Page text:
• 2. Everyone’s jeans are baggy and seem to be belted around their bellies, and they’re wearing several suspicious layers of flannel while not appearing to be actual lumberjacks.
  • 3. You recognize that actor from a commercial for coffee, or maybe margarine, or diapers.
  • 4. You recognize that actress from a late-night Call Me, I Want To Chat With You commercial.
  • 5. The special effects look like someone whipped them up on an Amiga in the back of a station wagon parked beside the set.
  • 6. You saw that same set on a totally different show last week, and come to think of it, isn’t that your cousin Kevin’s apartment building in the background on that strange alien parallel world? Kevin calls those late-night Call Me numbers, by the way.
  • 7. The “high-tech weapons” look like Motorola flip phones with calculators glued to them.
  • 8. The opening titles look suspiciously like the ones your local weatherman uses when he tells you it’s going to rain like crazy before the sleet. And then snow.
  • 9. Special Guest Star: Al Waxman.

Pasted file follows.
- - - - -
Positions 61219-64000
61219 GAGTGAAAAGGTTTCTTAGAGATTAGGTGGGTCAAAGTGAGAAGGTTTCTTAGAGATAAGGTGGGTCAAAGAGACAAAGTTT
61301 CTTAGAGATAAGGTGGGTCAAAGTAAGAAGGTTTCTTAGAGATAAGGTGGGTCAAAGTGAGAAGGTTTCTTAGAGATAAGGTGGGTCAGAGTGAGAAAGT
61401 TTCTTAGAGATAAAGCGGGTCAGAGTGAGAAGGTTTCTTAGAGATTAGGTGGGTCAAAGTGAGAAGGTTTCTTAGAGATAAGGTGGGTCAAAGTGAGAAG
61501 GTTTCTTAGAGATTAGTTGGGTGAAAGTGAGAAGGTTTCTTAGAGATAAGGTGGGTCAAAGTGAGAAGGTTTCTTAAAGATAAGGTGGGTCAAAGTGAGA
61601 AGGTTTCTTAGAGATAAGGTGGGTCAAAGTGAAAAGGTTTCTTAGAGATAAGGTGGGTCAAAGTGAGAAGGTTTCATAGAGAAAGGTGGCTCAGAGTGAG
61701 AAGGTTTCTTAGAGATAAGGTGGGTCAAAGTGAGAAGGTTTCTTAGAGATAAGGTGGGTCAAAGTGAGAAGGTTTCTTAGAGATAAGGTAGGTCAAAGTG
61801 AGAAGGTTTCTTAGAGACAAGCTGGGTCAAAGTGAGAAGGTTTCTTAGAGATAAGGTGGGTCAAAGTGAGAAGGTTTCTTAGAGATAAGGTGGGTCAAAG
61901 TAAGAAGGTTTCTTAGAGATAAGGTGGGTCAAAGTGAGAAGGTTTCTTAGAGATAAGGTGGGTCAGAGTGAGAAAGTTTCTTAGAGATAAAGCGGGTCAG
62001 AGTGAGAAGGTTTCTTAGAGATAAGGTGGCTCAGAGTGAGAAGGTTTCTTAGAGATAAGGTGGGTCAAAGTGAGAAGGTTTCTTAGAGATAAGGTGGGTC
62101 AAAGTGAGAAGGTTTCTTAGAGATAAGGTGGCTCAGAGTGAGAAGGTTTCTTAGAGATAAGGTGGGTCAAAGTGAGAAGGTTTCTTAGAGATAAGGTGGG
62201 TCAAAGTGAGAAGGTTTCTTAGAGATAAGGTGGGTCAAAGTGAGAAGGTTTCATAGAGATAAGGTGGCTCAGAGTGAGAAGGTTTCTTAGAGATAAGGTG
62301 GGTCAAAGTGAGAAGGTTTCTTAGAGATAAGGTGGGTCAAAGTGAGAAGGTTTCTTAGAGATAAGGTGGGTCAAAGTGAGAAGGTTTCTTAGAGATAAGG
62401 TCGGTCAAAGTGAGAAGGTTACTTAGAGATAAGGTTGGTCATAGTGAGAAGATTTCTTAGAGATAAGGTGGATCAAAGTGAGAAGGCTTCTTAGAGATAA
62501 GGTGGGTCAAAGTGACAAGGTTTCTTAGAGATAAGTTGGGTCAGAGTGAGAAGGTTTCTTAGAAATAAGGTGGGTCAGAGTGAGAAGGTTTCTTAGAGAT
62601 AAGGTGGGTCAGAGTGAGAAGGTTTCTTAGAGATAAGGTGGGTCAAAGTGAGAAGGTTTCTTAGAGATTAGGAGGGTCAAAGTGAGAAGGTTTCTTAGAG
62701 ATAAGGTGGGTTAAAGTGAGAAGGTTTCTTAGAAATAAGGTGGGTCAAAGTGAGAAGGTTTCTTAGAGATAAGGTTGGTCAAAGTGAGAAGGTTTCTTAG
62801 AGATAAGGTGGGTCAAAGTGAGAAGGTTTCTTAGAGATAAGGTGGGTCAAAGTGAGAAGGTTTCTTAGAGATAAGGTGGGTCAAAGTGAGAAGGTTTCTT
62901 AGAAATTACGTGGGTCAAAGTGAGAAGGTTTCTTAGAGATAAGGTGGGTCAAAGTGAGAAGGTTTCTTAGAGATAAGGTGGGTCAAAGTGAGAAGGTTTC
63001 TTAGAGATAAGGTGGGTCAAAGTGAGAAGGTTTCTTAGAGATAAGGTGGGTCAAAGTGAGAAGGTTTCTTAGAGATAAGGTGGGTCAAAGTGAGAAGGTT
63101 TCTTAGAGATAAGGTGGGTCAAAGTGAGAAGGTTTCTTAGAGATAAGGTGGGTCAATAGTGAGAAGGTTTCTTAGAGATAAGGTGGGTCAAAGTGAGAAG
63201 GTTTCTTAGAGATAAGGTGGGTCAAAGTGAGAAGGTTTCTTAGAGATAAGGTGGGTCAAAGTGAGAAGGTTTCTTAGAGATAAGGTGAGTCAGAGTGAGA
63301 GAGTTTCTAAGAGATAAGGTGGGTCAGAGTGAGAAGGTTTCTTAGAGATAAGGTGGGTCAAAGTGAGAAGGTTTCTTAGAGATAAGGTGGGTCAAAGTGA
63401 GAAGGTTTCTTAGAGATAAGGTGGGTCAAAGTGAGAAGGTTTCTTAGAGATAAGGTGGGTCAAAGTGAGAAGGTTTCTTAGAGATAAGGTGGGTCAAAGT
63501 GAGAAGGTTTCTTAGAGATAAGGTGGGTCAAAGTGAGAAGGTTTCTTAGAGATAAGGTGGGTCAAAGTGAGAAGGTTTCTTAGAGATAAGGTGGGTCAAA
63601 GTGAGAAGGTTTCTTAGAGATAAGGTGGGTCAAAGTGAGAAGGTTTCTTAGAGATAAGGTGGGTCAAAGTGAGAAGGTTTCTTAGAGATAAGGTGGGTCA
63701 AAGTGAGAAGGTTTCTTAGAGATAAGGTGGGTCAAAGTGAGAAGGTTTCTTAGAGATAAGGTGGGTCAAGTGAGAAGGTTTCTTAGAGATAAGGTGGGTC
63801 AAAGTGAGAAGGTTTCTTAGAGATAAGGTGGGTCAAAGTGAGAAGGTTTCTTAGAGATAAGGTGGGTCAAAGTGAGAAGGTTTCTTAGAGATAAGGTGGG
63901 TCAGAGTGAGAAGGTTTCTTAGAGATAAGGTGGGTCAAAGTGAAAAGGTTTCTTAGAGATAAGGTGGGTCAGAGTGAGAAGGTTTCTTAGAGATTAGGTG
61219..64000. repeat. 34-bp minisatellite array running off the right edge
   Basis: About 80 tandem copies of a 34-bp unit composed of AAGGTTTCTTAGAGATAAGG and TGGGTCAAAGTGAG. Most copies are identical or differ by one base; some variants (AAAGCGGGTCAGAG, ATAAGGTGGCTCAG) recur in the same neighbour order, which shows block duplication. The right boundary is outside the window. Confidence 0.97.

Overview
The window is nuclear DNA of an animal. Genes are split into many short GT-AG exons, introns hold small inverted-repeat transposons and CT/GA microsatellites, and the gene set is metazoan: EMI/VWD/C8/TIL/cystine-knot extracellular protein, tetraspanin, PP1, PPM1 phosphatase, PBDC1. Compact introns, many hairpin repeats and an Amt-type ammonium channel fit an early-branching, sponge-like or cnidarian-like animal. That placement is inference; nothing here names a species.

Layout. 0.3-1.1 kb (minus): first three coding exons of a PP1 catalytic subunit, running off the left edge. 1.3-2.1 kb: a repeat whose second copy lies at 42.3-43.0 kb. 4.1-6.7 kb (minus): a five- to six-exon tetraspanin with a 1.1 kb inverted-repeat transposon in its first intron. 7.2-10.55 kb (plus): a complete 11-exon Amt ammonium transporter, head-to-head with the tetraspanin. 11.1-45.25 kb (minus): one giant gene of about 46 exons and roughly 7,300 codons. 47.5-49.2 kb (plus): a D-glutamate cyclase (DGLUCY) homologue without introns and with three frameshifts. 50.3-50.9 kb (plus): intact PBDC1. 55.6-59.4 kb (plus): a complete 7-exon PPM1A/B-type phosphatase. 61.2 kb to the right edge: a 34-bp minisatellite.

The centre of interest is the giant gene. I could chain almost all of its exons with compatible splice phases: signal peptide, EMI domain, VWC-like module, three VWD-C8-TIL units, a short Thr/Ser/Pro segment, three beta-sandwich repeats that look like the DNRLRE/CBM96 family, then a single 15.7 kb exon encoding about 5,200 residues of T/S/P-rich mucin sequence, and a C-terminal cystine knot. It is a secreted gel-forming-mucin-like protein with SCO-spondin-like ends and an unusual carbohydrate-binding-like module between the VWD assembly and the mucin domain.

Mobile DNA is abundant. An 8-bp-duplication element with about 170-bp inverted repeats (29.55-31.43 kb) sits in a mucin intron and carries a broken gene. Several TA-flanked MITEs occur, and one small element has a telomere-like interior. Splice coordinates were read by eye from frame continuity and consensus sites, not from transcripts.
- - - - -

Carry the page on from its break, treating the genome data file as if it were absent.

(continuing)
• 10. One of the actors is also listed in the credits as key grip and “wig assistant to Mr. Waxman.”

This all occurred to me during a recent sleepless night when I fired up Netflix on the Wii and found old episodes of Sliders, which I remembered as a cool show, and soon learned my memory isn’t as great as it thought I was.

And then I remembered all those sleepless ’90s nights, when the news would end, and Canadian TV would offer us great stuff like Earth:Final Conflict and that show with Hercules in a starship, all shot in Canada on the cheap, like X-Files, only with effects that make The Starlost look high-tech.

I watched every episodes of Earth: Final Conflict, and I still couldn’t tell you what the hell was going on.

But Sliders? Sure, it was cheesy-looking and cheap. But the conceit of it all — exploring alternate histories with a boy genius, a computer geek girl, a pompous professor and, for some reason, a faded Motown star — made it work for the first couple of years, before it remembered it was Canadian and suddenly got complicated and ridiculous.

I was going to watch the whole first season, but then I saw Earth 2 is also available, and since I saw only the pilot of that and nothing else, I want to see how it all ends.

UPDATE: These guys talk about the iffy 80s and nutty 90s every week on this new cool podcast I like.